Formal Offers of Settlement: Utilizing the Rules of Court to Encourage the Early Resolution of Claims
Settlement is an important consideration in litigation. When appropriate, settlement may reduce litigation costs while obtaining many goals of the litigants. Further, the Alberta Rules of Court are structured so plaintiffs and defendants may use reasonable offers of settlement to encourage a timely conclusion of claims. Those parties that refuse reasonable formal offers of settlement risk increased costs penalties.
Rules 4.24 - 4.29 of the Alberta Rules of Court govern formal offers of settlement. Under the Rule 4.24, a party may issue a formal settlement offer any time after a claim is commenced. However, such offers must be made at least 10 days before a trial, summary trial or a scheduled application. Such offers must be in a specific form and be clear and unequivocal in their terms. A party must accept the offer in accordance with Rule 4.25.
Rule 4.29 sets out the costs consequences of failing to accept a settlement offer. If a defendant makes a formal offer of settlement that is not accepted, and the plaintiff fails to exceed that offer at trial, the plaintiff must pay the defendant’s legal costs incurred after the offer. Further, if the plaintiff’s claim is dismissed, the defendant is entitled to “double costs”.
Similarly, where a plaintiff makes a formal offer of settlement, which the defendant’ refuses, and the plaintiff matches or exceeds their offer, the plaintiff is entitled to double costs for those steps taken after the offer was made. Therefore, formal offers may increase pressure on parties to settle actions.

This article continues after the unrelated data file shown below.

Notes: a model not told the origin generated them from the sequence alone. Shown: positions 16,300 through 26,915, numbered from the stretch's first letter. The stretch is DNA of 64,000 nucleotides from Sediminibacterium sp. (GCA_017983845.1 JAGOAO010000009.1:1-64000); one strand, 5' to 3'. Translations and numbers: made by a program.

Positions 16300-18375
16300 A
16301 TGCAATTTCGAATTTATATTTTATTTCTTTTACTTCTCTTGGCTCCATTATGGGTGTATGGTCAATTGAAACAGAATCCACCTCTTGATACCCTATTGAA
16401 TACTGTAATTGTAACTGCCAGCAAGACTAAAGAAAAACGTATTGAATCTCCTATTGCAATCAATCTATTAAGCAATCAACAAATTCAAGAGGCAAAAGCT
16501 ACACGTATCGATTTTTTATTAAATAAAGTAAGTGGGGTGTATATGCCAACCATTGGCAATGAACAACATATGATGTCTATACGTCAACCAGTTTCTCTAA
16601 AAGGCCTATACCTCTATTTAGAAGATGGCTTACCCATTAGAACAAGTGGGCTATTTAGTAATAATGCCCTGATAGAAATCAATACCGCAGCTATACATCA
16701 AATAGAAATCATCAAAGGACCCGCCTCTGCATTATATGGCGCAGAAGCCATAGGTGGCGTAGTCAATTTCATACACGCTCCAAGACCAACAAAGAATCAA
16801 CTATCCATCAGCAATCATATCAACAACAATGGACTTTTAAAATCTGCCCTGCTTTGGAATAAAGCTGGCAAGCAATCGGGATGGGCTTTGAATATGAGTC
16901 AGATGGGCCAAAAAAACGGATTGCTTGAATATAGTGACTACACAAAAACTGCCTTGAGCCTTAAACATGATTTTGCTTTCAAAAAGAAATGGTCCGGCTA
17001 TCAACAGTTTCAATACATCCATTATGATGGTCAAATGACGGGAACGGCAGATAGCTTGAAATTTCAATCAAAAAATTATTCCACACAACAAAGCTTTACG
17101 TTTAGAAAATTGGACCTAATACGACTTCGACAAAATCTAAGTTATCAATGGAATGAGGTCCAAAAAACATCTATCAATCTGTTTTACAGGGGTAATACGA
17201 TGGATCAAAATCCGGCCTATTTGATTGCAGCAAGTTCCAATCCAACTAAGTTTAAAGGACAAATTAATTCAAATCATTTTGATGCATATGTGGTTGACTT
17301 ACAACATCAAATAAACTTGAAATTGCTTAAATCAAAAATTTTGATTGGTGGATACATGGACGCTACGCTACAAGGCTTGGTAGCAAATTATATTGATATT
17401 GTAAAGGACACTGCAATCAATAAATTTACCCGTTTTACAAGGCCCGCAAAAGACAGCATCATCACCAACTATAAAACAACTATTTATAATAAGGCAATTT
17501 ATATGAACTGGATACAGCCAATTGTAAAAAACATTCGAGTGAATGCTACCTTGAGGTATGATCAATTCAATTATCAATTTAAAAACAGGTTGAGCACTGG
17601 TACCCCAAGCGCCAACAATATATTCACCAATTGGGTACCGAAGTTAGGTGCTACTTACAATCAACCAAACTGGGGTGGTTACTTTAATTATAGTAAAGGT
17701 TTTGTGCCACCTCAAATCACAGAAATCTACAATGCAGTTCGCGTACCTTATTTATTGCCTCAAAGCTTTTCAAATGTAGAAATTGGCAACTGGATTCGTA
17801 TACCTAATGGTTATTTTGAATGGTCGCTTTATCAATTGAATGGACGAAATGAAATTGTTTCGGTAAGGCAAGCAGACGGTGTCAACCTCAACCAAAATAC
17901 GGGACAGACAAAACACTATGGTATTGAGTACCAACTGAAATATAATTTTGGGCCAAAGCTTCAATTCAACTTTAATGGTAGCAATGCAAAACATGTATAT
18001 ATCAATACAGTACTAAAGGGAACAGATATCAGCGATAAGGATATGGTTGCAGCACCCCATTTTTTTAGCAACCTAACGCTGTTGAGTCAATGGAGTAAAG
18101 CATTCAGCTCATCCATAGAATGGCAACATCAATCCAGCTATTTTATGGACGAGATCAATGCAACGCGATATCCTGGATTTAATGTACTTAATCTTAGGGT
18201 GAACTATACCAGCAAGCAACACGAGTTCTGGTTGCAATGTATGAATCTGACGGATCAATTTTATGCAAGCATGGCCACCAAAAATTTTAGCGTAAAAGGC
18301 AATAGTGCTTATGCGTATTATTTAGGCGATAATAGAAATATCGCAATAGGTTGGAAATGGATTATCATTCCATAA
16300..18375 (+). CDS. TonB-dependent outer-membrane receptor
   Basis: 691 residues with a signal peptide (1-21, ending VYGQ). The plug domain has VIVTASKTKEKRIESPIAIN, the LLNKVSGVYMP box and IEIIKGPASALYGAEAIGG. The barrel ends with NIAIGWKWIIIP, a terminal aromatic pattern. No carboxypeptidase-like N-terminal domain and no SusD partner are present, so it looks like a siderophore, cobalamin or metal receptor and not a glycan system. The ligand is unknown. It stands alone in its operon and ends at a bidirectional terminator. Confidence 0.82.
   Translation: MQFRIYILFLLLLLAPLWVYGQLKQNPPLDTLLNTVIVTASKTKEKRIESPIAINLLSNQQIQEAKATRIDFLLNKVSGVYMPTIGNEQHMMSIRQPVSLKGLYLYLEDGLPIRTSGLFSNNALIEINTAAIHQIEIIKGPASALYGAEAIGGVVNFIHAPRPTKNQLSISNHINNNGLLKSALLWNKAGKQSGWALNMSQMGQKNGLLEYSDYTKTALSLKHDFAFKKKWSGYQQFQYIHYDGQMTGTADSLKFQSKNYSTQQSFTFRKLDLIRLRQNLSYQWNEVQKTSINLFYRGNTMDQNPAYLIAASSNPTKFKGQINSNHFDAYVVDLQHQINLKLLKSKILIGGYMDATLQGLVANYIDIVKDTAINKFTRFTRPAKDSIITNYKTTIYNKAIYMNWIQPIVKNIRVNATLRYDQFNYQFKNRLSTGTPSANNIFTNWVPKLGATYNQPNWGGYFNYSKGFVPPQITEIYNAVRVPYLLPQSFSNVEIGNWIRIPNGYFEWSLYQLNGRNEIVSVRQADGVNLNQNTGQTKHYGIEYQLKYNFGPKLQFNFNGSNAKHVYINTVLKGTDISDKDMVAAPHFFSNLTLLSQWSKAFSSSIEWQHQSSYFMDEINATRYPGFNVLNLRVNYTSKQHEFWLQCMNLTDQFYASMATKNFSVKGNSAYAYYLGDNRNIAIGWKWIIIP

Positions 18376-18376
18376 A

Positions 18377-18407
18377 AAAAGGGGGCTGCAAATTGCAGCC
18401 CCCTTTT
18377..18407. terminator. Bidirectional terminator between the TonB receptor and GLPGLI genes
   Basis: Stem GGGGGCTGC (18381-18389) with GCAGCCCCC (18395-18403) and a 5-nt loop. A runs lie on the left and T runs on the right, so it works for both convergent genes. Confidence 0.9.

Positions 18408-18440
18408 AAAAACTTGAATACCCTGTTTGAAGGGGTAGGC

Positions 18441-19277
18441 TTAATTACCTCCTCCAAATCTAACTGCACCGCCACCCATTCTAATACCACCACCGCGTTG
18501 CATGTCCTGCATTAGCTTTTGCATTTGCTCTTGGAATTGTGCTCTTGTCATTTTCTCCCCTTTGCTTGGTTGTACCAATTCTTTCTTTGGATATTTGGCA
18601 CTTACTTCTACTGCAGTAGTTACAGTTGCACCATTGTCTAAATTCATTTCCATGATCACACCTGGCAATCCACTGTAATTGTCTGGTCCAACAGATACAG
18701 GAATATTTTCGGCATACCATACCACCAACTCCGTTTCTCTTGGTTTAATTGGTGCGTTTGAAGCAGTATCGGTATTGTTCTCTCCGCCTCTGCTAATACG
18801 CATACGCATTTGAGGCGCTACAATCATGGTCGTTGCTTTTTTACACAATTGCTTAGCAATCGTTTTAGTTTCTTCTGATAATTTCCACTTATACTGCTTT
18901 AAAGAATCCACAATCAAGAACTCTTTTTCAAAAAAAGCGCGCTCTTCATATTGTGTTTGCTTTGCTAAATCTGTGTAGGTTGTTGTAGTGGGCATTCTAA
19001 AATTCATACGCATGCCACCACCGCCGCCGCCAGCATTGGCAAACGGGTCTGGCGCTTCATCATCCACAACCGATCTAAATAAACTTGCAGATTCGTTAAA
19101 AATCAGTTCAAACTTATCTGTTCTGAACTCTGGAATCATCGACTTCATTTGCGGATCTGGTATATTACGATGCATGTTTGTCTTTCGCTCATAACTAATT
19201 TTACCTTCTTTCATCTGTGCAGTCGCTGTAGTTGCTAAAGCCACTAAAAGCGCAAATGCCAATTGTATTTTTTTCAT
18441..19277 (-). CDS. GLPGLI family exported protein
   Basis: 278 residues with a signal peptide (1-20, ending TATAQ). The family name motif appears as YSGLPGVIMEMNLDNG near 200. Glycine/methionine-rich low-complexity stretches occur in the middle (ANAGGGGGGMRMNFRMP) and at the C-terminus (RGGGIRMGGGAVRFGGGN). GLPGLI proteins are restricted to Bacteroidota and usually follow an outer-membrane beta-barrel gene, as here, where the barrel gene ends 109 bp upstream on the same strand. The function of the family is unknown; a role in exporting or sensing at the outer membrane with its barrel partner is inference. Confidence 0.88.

Rule 4.29(4) sets out specific exceptions to formal offer rule. An exception includes “special circumstances the Court orders that this rule will not apply.” One such special circumstance is that offers must be a genuine or bona fide offer of compromise. Offers must be made with a reasonable expectation that they would be accepted. Otherwise, parties could exchange formal offers as a no risk litigation strategy to seek higher costs.
According to the Alberta Court of Appeal in Allen (Next Friend of) v. Mueller, 2006 ABCA 101, whether an offer is “genuine” is assessed based on a nonexhaustive list of factors. These factors include:
i. Whether the offer was reasonable and realistic in all of the circumstances current at the time it was served and remained open;
ii. Whether the offer included an element of compromise;
iii. Whether the offer was a realistic reflection of the relative merits of the parties’ position;
iv. The amount or nature of the settlement offer relative to the claim; and
v. The timing of the offer.
This test considers the surrounding circumstances existing at the time that the offer was served and remained open, as well as the outcome of the trial.
What is genuine and reasonable is highly contextual. For example, in Franchuk v Schick, 2015 ABQB 21 a $1.00 offer of settlement of a defamation claim was seen not to be a good faith attempt at settlement. Rather it was a tactical no lose attempt to obtain double costs. Compare this to Jama v. Bobolo, 2002 ABQB 216 where an offer of $1.00 with a waiver of costs was determined to be a genuine offer of settlement.
Without punitive “hammer” of costs, parties have a reduced incentive to settle. When used properly, offers of settlement can be an effective tool to encourage early resolution of litigation and punish frivolous or unreasonable litigants. Understanding when and how to utilize an offer of settlement in a way that exploits this costs “hammer” requires thorough analysis and advice of experienced counsel. Counsel are equally important in assisting recipients of settlement offers to recognize an appropriate response based on the merits of the case and reasonableness of the offer.
For further information please contact any member of our Commercial Litigation Group.